The epidemiology and clinical course of immersion brain injury of childhood drowning cases are reviewed from the University of California, Davis, Sacramento. In 1986 there were 2,122 childhood drownings in the United States. Children 0-4 years of age accounted for 36% of all deaths and most of these occurred in residential pools. Children with a seizure disorder are at increased risk for drowning with rates several times higher than expected. Alcohol use is a contributing factor among adolescents in 40-50% of males. The outcome of drowning is largely determined by events occurring in the first ten minutes after the incident. Consciousness is lost after two minutes of anoxia, and irreversible brain damage occurs after four to six minutes. Survival is unusual after immersions of longer than five minutes. Prompt resuscitation is vital; almost all subjects who ultimately survive are making a spontaneous respiratory effort within five minutes after extraction from the water and most do so within two minutes. Children who still require CPR in the emergency department have a poor prognosis: 35-60% die, and 60-100% of the survivors are severely brain damaged. Resuscitative measures may achieve somatic survival of the heart and other vital organs but brain function remains severely impaired. The patient in the permanent vegetative state breathes spontaneously and may exhibit random movements but has no purposeful activity or thought. Life expectancy of these children is estimated to average 18 months in institutions and longer in home care. Failure to provide timely resuscitation and lack of knowledge of CPR techniques among pool owners is associated with a poor outcome in drowning and near-drowning incidents. Pentobarbital therapy, at one time thought to be a promising addition to standard therapy for near drowning, has recently been shown to be ineffective. [1]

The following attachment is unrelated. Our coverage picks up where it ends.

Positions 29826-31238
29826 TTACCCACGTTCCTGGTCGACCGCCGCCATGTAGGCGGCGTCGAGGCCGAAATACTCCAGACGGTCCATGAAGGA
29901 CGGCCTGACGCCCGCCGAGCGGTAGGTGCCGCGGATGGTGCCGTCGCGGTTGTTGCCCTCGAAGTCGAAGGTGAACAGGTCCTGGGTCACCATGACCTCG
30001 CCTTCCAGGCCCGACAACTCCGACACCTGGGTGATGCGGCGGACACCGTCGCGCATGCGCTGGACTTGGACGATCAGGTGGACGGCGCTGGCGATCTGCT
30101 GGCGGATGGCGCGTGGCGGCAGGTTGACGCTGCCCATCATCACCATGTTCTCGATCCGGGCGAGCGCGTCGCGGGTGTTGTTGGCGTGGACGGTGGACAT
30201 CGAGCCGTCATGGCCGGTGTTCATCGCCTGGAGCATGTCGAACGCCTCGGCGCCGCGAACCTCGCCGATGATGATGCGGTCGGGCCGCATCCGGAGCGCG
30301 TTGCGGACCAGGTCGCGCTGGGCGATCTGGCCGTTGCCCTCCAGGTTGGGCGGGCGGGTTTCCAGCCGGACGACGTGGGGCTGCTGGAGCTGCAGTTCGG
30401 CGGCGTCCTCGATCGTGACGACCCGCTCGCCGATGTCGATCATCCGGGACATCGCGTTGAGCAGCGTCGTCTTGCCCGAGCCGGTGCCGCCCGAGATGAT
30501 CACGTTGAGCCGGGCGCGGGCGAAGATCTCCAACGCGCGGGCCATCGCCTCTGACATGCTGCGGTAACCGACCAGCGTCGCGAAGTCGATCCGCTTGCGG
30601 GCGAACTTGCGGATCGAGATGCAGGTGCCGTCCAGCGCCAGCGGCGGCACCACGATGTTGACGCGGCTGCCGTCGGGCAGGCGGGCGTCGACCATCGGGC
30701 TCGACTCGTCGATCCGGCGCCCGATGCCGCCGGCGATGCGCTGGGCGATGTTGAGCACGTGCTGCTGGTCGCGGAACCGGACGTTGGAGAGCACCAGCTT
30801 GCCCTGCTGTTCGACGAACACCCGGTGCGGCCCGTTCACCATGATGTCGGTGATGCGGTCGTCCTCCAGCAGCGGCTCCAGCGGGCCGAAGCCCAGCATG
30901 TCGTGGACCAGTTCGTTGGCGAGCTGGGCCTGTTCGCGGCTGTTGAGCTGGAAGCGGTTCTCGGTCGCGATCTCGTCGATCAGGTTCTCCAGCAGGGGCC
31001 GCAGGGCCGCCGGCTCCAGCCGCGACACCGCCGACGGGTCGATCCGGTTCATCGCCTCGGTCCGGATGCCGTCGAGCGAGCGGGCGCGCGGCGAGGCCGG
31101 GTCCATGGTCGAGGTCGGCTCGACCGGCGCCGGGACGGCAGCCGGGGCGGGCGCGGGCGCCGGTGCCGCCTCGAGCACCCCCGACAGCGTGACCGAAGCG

COMMENT. Since the outcome of an immersion event is determined within a few minutes of the onset of the incident, the emphasis is on primary prevention. Mandatory pool fencing and training in cardiopulmonary resuscitation for pool owners should be stressed. Children with epilepsy are often permitted to swim in pools but not in lakes with poor underwater visibility. Strict supervision must be observed since the risks of drowning are several times higher than for the average child.